Japan Appears Dispensable as a Supplier
By STEVE LOHR
Published: May 29, 2011
Maybe Japan is not as crucial to the global supply chain as those first weeks after the earthquake made it seem.
Junji Kurokawa/Associated Press
Add to Portfolio
Antoine Antoniol/Bloomberg News
Consider the case of STMicroelectronics, Europe’s giant in the semiconductor business, which buys silicon wafers, chemicals and chip-packaging components from Japan.
STMicroelectronics has more than $10 billion a year in sales. Its major customers span a variety of industries — consumer electronics, autos, mobile phones and computers — and include Apple, Bosch, Hewlett-Packard, Nokia and Sony Ericsson.
After the earthquake and tsunami struck Japan in March, STMicroelectronics, like many global companies that buy parts and materials from Japan, quickly set up a crisis task force to assess the health of its supply network there. But the sense of crisis gradually passed. When necessary, suppliers outside Japan have been lined up, and the company’s production has not been disrupted.
And even though STMicroelectronics’ sales to Japan — about 4 percent of total revenue — will decline this year because of lower demand, “it is going smoother on the supply-chain side than we had thought,” said Carlo Bozotti, chief executive of STMicroelectronics.
The big European company’s experience is widely shared. More than two months after the disaster, any lingering impact on industries outside Japan from shortages of crucial supplies is limited. Beyond their concerns about a very short list of components, like certain automotive microcontrollers, companies around the world are cautiously breathing easier.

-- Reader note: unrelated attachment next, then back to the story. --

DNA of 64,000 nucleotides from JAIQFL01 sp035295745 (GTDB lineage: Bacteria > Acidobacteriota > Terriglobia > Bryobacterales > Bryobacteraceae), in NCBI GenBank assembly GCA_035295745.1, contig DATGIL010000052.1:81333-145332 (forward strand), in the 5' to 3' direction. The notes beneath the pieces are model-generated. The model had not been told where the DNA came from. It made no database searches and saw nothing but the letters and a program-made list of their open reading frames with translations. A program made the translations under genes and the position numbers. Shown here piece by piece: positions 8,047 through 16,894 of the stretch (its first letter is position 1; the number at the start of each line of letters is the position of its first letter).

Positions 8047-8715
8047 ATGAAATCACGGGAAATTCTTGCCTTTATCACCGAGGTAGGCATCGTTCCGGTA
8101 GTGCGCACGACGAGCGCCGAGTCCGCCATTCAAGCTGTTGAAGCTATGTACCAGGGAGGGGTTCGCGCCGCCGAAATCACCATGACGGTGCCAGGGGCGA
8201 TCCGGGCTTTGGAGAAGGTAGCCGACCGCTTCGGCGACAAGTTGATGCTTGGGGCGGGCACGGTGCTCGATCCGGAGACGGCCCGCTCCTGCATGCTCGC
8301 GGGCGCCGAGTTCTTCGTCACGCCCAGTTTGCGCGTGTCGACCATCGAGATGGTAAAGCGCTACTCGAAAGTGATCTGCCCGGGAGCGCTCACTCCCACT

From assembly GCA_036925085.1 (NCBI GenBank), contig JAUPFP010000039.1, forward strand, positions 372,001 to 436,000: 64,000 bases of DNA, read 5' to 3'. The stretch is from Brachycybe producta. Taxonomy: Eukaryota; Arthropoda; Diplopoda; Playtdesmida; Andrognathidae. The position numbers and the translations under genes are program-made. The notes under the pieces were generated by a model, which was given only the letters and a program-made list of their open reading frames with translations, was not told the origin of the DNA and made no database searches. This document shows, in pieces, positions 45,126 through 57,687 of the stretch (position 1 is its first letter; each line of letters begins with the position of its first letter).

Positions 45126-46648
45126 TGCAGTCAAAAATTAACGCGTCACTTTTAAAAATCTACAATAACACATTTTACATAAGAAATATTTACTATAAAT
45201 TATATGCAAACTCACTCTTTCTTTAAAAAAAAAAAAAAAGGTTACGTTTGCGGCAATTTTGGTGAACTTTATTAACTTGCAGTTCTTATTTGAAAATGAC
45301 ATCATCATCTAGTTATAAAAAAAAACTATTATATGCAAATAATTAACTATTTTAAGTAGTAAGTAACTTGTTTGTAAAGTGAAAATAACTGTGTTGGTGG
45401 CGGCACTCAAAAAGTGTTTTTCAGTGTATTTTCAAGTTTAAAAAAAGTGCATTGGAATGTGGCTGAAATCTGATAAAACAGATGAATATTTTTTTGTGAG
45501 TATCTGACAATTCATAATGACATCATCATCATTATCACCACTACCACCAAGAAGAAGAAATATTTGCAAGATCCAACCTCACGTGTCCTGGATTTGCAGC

“The global supply chain has been able to weather the storm,” said Hau Lee, a professor at Stanford University’s graduate school of business. Barring further unexpected shocks, Mr. Lee said, “This has not been as bad as most people initially worried it might be.”
The resiliency of global supply networks and quick action by companies are part of the reason. But another explanation was provided by a study published last week, led by Mr. Lee and Kevin O’Marah, a supply chain specialist at Gartner, an information technology research and advisory company.
Their report used data from a survey of 750 supply chain managers across a spectrum of industries worldwide, sponsored by SCM World, a professional organization and Web site. As it happens, the survey was done in February, shortly before the quake and tsunami. It found that Japan, despite being the world’s third-largest economy (behind the United States and China), plays a relatively small role in the global supply chain.
The supply managers gave a telltale sign when asked to name the most important source of supply of manufactured parts and materials outside of the corporation’s home country. They were then asked to name their second and third most important nonhome source.
China was the leader, with 37 percent of the managers saying it was their leading source beyond the home nation. Next came the United States with 20 percent, followed by Germany with 7 percent. The same order was evident in the combined totals.